In an industry dominated by Quill and Tvori, one VR animation tool was created deliberately for people who have zero background in animation.

Ollie VR is a virtual animation tool that’s designed for beginners or artists who do not consider themselves as such. The software comes with a host of tools that lets you create simple 3D animations and the process promises to be as simple as “playing with toys.”

Ollie VR was developed by a group of USC School of Cinematic Arts students. In a Cartoon Brew feature, lead and product designer Sagar Ramesh said Ollie VR is suitable for people who have no background in animation and art as well as aspiring animators who find commercial 3D tools too complex or intimidating. Sagar Ramesh said that the software was engineered to polish rough animations produced by fledging animators with the goal to empower storytellers.

Ramesh, who interned at Oculus during his college years, said all of his team members have AR and/or VR experience. They created Ollie to make animation technology more accessible, comparing the software to iMovie, which many artists perceive as a stepping-stone to advanced video editing programs like Premiere. Ramesh added that Ollie VR is targeting users age 13 to 18 years old.

Ollie VR
Photo Credit: ne-oh.com

Just like any VR tool, Ollie VR requires VR goggles and hand controllers to create 3D animations. From the app, you’ll be presented a library of animated models, lights, and virtual cameras to choose from. A floating panel lets you set the length of the animated scene. The controllers lets you move the model through several keyframes. On the screen, you could track the motion paths of your object. Currently, the animatable models are simple elements such as cars, airplanes, or boats.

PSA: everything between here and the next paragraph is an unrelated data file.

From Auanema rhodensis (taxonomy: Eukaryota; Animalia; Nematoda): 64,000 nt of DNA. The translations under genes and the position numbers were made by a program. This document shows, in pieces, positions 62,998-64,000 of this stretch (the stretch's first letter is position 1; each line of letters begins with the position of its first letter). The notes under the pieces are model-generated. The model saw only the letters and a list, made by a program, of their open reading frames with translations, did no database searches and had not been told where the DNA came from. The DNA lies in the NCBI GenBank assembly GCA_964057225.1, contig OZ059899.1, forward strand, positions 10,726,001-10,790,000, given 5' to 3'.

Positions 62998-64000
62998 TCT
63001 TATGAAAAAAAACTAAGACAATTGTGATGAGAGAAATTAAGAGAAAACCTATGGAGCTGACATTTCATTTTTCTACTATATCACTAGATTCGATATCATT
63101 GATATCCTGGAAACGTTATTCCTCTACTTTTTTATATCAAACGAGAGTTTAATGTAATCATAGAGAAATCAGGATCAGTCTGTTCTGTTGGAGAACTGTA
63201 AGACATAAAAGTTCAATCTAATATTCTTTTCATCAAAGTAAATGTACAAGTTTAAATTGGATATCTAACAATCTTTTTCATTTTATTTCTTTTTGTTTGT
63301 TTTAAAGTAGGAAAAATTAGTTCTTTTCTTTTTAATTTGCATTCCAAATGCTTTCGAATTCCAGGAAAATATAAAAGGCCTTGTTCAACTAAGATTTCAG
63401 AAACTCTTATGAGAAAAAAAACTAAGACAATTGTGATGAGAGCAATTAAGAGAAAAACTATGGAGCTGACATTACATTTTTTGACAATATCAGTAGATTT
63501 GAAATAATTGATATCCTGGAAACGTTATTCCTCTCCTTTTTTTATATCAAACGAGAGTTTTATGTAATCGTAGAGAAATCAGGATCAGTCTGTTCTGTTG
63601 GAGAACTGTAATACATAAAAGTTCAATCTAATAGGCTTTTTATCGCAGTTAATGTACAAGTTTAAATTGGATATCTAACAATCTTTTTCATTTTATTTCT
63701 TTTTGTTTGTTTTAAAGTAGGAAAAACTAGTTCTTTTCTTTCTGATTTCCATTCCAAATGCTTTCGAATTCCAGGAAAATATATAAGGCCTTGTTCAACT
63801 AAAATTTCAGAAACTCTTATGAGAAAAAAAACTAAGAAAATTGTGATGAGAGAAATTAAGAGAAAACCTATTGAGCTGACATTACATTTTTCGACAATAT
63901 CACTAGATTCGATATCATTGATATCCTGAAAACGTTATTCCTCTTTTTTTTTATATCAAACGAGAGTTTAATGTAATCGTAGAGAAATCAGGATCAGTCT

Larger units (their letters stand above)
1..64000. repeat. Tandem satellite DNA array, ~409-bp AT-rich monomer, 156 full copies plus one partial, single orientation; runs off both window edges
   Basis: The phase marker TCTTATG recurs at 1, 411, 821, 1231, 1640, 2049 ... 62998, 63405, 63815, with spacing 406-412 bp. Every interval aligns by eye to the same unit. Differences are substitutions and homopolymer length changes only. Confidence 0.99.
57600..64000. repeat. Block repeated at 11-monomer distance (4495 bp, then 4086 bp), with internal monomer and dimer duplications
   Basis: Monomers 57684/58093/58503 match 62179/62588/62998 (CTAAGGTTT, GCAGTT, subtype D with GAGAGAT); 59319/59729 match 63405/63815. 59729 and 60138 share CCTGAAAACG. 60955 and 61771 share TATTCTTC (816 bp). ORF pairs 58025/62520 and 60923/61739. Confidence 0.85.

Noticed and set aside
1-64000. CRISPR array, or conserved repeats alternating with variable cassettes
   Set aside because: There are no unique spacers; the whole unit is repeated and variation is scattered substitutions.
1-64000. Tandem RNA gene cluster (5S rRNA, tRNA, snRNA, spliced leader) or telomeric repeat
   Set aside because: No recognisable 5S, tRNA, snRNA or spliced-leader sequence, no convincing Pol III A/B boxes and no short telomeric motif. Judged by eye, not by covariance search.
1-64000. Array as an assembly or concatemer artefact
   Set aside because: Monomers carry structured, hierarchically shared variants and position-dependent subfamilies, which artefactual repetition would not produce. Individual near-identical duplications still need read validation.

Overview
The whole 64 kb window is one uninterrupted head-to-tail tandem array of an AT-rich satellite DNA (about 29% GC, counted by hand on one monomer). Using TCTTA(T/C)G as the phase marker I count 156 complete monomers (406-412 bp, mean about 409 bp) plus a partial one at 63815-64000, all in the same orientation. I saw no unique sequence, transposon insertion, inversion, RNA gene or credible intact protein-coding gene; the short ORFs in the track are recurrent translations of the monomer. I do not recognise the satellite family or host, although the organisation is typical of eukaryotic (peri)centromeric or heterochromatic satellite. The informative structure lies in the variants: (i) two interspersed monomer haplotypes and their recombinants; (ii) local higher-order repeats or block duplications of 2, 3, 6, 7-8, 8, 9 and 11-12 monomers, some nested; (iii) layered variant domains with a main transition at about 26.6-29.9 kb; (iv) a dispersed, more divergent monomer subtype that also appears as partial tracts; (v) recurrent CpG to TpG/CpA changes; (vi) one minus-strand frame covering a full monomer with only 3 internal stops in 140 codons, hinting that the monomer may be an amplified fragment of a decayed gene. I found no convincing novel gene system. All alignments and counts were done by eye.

Using the controls, you could also adjust different aspects of the animated scene, including the easing, opacity, squash, and timing. By manipulating a CG light in real-time using the controllers, you could also adjust the lighting of the scene. And once you’re done with your work, the animation could be saved with a virtual camera. You could also export photos, videos, and .gifs via the virtual camera.  

Watch the demo below:

According to Ramesh, Ollie’s ability to save out photos and videos of what the user has animated in real-time was created using a custom solution that saves “high-quality videos without sacrificing in-app frame rate.”

To demonstrate Ollie VR’s capabilities, Ramesh and his team created a short film called Trailblazer. The 3 ½-minute short was screened in 2D format at USC’s Norris Cinema Theater and Ollie VR took care of the 3D aspects of the film.

Ollie VR was launched in beta form last month for the Oculus Rift and HTC Vive. Ramesh said Ollie is set to launch in the Oculus Store and Steam for FREE this summer. Ramesh said his fellow creators are well aware that hardware cost is one of the main reasons why many users could not access complex 3D animation tools and that Ollie VR could one day fill that gap. For now, interested users could sign up for the beta here.

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